For fun and profit: Data entrepreneurs size up Recreation.gov RFP

Open-data advocates want to see developers build booking websites and apps to compete with the longtime vendor at Recreation.gov.

Shutterstock image: El Capitan in Yosemite National Park, captured by Steve Buckley.

A U.S. Forest Service request for proposals that would require the release of data gathered by the Recreation.gov website is being revised to satisfy criticisms from open-data advocates. But data entrepreneurs are still protesting that potential restrictions in the RFP are downright anti-free market.

Recreation.gov is the booking portal for reservations at 90,000 sites on federal lands, including national parks and forests, wildlife refuges, waterways, and recreation areas.

For almost 10 years, the contractor that manages the site -- Active Outdoors, a division of the Dallas-based Active Network -- has kept a tight hold on all the reservation data collected by its ReserveAmerica system while operating what amounts to a monopoly on federal recreation site booking.

That's an untenable position in this era of open federal data, argue advocates who want to see booking websites and apps built to compete with the longtime vendor. USFS revised an earlier version of the RFP to address those concerns.

But even if the data is made available, the current version of the RFP would allow Active Outdoors or its successor to continue the practice of not paying commissions to businesses that direct bookings and reservations to Recreation.gov.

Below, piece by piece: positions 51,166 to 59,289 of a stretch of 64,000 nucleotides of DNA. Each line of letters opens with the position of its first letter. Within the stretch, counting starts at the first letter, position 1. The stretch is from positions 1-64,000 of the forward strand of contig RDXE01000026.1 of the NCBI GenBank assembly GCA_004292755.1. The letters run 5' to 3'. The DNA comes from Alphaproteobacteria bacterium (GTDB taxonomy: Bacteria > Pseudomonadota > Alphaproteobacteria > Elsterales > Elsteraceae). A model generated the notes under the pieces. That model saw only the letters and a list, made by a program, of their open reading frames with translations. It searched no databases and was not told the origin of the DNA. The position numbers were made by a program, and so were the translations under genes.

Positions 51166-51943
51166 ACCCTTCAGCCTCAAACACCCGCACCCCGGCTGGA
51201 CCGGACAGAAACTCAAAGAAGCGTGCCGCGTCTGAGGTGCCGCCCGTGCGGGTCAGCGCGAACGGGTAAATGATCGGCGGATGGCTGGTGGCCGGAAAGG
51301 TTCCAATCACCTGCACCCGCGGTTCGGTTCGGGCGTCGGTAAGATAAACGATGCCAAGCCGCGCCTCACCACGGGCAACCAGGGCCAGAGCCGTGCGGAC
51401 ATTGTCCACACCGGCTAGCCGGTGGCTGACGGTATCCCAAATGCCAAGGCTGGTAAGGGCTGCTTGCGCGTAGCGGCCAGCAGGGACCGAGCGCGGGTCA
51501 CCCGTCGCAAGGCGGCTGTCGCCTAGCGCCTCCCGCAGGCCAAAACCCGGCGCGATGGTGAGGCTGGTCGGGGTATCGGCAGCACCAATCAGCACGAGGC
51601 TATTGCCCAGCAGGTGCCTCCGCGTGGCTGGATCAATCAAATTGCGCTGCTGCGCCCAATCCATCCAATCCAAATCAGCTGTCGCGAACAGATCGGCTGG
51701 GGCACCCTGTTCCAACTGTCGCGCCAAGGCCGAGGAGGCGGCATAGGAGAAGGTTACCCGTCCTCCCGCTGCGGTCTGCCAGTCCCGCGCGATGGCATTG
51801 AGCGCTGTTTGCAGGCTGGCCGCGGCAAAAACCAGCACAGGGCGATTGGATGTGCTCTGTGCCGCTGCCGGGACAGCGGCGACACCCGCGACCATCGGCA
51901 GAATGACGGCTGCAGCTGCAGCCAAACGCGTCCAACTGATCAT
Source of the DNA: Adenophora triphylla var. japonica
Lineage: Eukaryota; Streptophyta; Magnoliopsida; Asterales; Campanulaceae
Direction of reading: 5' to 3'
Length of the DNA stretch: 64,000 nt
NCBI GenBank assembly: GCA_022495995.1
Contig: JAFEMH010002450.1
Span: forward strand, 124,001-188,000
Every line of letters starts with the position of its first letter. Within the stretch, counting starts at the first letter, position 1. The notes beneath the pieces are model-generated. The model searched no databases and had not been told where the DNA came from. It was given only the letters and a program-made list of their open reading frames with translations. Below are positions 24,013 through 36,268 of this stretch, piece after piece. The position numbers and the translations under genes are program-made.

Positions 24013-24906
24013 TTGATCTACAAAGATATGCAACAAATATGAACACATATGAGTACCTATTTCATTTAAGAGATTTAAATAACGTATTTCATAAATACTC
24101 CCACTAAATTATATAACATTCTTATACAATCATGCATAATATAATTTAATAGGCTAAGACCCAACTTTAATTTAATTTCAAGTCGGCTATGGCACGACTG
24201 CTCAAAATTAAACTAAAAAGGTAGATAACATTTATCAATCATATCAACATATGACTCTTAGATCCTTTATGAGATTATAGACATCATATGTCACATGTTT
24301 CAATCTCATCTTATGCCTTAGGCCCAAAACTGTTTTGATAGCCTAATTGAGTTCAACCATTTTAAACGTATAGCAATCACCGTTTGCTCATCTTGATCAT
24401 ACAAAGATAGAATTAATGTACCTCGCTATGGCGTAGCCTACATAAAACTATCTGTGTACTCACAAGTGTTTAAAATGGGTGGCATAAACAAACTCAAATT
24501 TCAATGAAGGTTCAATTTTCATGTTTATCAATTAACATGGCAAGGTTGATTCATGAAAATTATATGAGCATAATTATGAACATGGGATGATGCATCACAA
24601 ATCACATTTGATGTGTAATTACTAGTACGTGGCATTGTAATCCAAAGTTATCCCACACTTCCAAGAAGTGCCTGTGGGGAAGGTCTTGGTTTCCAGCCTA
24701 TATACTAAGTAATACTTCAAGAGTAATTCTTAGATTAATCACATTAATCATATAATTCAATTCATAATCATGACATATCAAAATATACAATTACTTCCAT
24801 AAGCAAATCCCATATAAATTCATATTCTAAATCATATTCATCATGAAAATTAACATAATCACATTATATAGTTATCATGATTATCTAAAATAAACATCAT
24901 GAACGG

Harnessing creativity

When the Forest Service released the first version of the RFP on Oct. 8, it sparked a revolt led by Alyssa Ravasio and Eric Bach, co-founders of Hipcamp, a website that connects people with campsites.

Big-name collaborators -- including Code for America, the Sierra Club and REI -- joined Hipcamp to form Access Land and present a unified effort by the recreation industry and environmental groups to change the way the federal government handles park reservations.

The group produced a white paper demanding that:

* Third parties have access to the data that powers the Recreation.gov website via an application programming interface, in real time.

* The government mandate that third parties facilitate transactions via an API.

* The government set a minimum commission that the winning contractor pays to third parties on reservation fees they facilitate.

In response, USFS agreed to extend the comment period and participate in an industry day with about six-dozen open-data groups and recreation industry representatives in Golden, Colo., in November. Soon after, USFS agreed to revise the RFP and release a new version in January 2015, followed by a comment period. USFS plans to choose a vendor by July 2015.

"There's an ecosystem that's going to bloom from this," Ravasio said. "People are going to build software that will connect them to the land."

And, not incidentally, the data is a good way to "harness the creativity of the private sector," she added.

Rick DeLappe, Recreation One-Stop program manager at the National Park Service, said information gathered during the industry day and from follow-up comments will be taken into consideration when revising the RFP.

Recreation.gov is managed by the Recreation Management Committee, an interagency group that includes members from USFS, Army Corps of Engineers, National Park Service, Fish and Wildlife Service, Bureau of Land Management, Bureau of Reclamation, and the National Archives and Records Administration. USFS manages the contract on behalf of the committee.